Tag der Informatik

Jedes Jahr im Februar feiern wir den Tag der Informatik. Das Netzwerkevent lädt alle Interessierten, RUB-Mitglieder, Partner der Fakultät und natürlich Fakultätsmitglieder herzlich ein, sich einen Nachmittag lang ganz der Informatik zu widmen.

Forschende der Fakultät präsentieren in spannenden Kurzvorträgen unterhaltsam und verständlich den aktuellsten Stand ihrer Forschung. Im Anschließenden Get-Together können Sie sich mit den Vortragenden und anderen Teilnehmenden austauschen, vernetzen und Schnittpunkte zu Ihrem Interessensgebiet entdecken.

Tag der Informatik 2023

Wann? 08. Februar 2023, 14-18 Uhr

Wo? Open Space (EG im Gebäude MC, Anfahrt)

Was? PROGRAMM LESEN

Die Talks

Big Brother no more: Mitigating against Adversarial Wireless Sensing

Dr. Veelasha Moonsamy, Akademische Rätin

Wireless radio channels are known to contain sensitive information about the surrounding propagation environment, which can be extracted using well-established wireless sensing methods. Thus, today’s ubiquitous wireless devices (e.g., IoT) are attractive targets for passive eavesdroppers to launch reconnaissance attacks. In particular, by overhearing standard communication signals, eavesdroppers can obtain estimations of wireless channels, which then give away sensitive information about indoor environments. For instance, adversaries can infer human motion from wireless channel observations, therefore, allowing them to remotely monitor premises of victims.

In this talk, I will present IRShield, a novel countermeasure leveraging the technology of intelligent reflecting surfaces (IRS). IRShield is designed as a plug-and-play, privacy-preserving extension to existing wireless networks and is capable of obfuscating wireless channels.

Integrative Responsible Computing

Dr. Asia J. Biega

Abstract will follow shortly

Was kann eigentlich KI? - Warum Siri keinen Kuchen backt

Prof. Dr. Tobias Glasmachers

Künstliche Intelligenz, oder kurz KI, kann erstaunliche Dinge: Sie schlägt menschliche Weltmeister in Schach und Go, sie malt fotorealistische Bilder und schreibt Texte über alle nur erdenklichen Themen. Dabei wird leicht übersehen, dass sie viele Dinge überhaupt nicht kann: Sie hilft nicht im Haushalt, und sie verliert haushoch gegen jeder Kindermannschaft im Fussball. In diesem Vortrag sehen wir uns an, wie KI funktioniert, welche Aufgaben für KI einfach und welche schwierig sind, und warum das so ist.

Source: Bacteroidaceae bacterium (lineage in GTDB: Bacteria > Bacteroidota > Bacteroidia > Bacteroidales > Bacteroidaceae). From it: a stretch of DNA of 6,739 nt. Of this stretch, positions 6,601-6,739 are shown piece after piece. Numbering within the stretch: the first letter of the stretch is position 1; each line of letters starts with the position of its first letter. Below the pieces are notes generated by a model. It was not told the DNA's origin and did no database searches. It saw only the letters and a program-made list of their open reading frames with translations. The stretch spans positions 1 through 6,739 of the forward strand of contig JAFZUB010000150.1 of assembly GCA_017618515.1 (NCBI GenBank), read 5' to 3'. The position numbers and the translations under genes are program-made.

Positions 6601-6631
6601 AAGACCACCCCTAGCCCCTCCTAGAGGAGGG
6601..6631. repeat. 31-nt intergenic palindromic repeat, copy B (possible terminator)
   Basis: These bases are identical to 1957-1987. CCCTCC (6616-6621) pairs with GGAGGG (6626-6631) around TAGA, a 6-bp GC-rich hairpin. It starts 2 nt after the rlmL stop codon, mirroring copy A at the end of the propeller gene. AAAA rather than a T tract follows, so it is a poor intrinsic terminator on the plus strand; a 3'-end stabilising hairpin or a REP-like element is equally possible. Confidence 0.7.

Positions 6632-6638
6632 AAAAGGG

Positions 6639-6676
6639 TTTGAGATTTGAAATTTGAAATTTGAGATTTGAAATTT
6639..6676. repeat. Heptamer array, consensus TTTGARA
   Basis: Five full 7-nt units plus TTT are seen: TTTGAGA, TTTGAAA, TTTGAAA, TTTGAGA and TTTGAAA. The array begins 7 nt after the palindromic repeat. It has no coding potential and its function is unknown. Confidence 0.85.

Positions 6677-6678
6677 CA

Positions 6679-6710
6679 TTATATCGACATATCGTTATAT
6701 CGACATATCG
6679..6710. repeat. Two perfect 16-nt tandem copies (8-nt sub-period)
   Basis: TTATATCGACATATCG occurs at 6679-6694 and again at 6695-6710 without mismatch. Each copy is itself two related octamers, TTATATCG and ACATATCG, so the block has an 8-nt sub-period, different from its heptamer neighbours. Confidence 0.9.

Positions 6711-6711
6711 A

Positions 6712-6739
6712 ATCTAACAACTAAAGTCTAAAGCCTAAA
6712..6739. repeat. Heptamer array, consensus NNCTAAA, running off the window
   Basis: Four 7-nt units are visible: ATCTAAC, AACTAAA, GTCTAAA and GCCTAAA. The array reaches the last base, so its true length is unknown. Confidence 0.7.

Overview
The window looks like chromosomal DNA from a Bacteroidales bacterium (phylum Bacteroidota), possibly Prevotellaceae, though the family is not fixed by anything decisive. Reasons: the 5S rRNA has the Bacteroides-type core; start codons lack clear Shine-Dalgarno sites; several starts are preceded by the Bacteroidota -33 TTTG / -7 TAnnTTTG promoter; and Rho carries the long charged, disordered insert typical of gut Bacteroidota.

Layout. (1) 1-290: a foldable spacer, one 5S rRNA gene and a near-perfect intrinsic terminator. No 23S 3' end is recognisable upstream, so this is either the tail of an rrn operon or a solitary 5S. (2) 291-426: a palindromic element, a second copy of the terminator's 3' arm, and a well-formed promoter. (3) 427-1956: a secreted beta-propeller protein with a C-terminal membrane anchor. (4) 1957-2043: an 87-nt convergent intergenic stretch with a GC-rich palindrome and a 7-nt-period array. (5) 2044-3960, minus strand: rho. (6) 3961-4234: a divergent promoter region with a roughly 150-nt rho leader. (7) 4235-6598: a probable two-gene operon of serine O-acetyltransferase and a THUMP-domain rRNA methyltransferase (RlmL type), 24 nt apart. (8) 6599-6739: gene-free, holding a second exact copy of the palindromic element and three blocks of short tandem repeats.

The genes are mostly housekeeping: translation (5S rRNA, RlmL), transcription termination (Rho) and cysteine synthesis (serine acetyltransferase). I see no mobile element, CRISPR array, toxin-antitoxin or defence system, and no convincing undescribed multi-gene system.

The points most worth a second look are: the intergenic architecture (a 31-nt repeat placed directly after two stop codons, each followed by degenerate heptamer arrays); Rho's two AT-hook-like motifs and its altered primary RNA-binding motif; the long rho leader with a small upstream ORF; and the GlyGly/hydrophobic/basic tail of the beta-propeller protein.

Trustworthy Federated Learning

Dr. Michael Kamp, Gruppenleiter Trustworthy Machine Learning

Machine Learning is taking the world by storm and its use in critical applications requires trustwothy methods. Almost all theory and methods, however, are inherently flawed in such a basic way that it prevents them from being used in practice. Unlike what most papers assume, in many applications (e.g., autonomous driving, industrial machines, or healthcare) it is impossible or hugely impractical to gather all data into one place. Besides the sheer size of data, the main factor preventing its centralization is data privacy and security. Federated learning offers a solution: models are trained only locally and combined to create a well-performing joint model – without sharing data. This, however, compromises model quality and could still infringe data privacy. Ensuring data privacy and giving a guarantee on the model quality and training efficiency is a huge undertaking. In this talk, I will explain federated learniing and the challenge of trustwortyness, and explore challenges and open problems.

Reconstructing Cryptographic (McEliece) Keys from Partial Information

Prof. Dr. Alex May

Many cryptographic implementations leak via so-called side-channel attacks information about the utilized secret key. In this talk we address the question which amount of information is required to efficiently recover a complete secret key. Interestingly, some schemes are far less vulnerable (like discrete logarithm based schemes) to secret key reconstruction than others (like RSA), for which only a small fraction allows for complete recovery.

So-called post-quantum secure schemes are widely believed to be resistant against secret key reconstruction. We heavily question this belief by showing an efficient reconstruction of McEliece keys given about a quarter of their bits.

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